16 August 2008
In an act of astonishing cunning - or astonishing vengeance - yesterday Cadence announced at 12:39 PM ET that they're withdrawing their offer to purchase Mentor Graphics. The press release cited Mentor's unwillingness to cooperate or communicate about the offer. Clearly caught unawares, Mentor countered with their own press release two hours later saying the Cadence announcement was “inconsistent” with what Mentor had heard to date, and that Mentor was working to protect shareholder value.
In the 2 short hours following the Cadence announcement, MENT fell an astounding 25% while CDNS went up 10%. (Silly, shortsighted CDNS shareholders never did embrace the CDNS-uber-MENT deal.) By closing bell, MENT was down over 26% to $10.33 a share, and CDNS was up 7% on the day, closing at $7.64.
So, let's do some hypothetical math here. As of their July 23rd earnings call with The Street, CDNS management announced that they had purchased 4.7% of MENT, or 4.3 million shares. Let's say CDNS paid $16 a share, per their public offer in June, for that 4.7% stake in MENT. By closing bell yesterday, CDNS potentially lost $16 minus $10.33 times 4.3 million, or $24+ million dollars. That's almost 5x over their 2Q'08 net income. Wow.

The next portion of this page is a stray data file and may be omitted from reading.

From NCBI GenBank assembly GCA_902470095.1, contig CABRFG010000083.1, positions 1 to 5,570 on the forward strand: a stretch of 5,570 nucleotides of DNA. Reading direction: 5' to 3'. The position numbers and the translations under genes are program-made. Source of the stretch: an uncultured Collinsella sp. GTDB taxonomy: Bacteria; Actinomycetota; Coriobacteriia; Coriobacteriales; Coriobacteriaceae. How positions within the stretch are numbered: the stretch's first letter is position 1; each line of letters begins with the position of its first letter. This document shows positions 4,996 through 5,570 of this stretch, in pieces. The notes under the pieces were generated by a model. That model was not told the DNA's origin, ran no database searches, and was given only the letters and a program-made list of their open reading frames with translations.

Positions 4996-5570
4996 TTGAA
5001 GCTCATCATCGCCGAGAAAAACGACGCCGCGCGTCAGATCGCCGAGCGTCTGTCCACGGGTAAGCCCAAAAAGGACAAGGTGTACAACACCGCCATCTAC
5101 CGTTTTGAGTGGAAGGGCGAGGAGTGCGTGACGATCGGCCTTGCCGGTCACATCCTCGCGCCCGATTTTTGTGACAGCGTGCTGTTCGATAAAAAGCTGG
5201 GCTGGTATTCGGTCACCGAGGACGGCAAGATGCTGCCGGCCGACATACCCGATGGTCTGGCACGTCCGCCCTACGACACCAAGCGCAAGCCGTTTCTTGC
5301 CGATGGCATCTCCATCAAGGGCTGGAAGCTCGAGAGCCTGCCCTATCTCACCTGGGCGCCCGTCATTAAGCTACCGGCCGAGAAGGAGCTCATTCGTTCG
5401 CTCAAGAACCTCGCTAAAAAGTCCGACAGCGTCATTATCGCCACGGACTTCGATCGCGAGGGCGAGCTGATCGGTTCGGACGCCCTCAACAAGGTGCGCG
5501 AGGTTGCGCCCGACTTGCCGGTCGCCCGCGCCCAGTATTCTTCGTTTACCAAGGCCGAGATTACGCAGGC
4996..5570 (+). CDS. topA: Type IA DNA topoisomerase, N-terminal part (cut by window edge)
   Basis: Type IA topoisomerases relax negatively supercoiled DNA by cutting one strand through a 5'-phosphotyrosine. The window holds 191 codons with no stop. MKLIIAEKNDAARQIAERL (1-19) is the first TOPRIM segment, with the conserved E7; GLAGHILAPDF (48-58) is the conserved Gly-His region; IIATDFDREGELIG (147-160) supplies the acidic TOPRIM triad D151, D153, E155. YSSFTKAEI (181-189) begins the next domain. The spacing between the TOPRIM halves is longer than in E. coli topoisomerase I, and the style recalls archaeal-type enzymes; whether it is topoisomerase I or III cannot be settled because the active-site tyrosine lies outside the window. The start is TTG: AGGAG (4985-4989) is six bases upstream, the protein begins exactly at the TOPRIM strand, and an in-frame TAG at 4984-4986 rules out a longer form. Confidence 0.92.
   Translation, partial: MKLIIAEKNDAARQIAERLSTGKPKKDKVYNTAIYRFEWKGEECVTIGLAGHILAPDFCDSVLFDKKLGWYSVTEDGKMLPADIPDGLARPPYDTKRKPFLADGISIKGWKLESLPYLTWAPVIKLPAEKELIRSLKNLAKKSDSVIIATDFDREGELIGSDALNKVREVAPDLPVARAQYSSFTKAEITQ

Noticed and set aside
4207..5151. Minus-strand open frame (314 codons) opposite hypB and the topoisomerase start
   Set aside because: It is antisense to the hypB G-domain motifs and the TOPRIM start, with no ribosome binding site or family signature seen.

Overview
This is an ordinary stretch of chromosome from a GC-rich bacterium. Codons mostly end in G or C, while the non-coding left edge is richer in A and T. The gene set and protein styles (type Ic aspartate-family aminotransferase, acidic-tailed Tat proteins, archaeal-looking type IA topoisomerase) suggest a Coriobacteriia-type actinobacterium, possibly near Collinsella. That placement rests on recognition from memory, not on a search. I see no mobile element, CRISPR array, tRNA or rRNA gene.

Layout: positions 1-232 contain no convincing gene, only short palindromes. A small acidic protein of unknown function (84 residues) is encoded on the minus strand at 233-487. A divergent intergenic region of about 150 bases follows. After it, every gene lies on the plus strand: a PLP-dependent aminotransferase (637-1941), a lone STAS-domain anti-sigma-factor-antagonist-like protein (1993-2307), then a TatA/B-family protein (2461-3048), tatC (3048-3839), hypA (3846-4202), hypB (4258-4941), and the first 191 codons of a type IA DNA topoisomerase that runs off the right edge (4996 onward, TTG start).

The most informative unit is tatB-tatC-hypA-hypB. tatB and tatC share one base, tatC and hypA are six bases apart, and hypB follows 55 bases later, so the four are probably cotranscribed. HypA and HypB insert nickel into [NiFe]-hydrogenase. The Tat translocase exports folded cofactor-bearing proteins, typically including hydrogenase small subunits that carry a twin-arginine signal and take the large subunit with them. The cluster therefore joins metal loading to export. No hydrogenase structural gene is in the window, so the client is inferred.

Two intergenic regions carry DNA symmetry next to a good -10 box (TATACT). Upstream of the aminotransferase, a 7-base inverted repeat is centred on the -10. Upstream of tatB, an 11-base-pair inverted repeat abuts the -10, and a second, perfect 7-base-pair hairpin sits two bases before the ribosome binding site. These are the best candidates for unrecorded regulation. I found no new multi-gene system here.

Of course, they gained on the uptick in CDNS. Oh happy day.
For heaven's sakes, you're probably saying, this is just paper money and these calculations have no basis in reality. Cadence probably bought many of those MENT shares prior to their public offer, and hence paid less than $16/share. Besides, you're probably saying, this is just business. Nobody's actually 'won' or 'lost' anything here. And it's neither an act of 'cunning' nor 'vengeance' to give up and walk away from a deal that just ain't happening.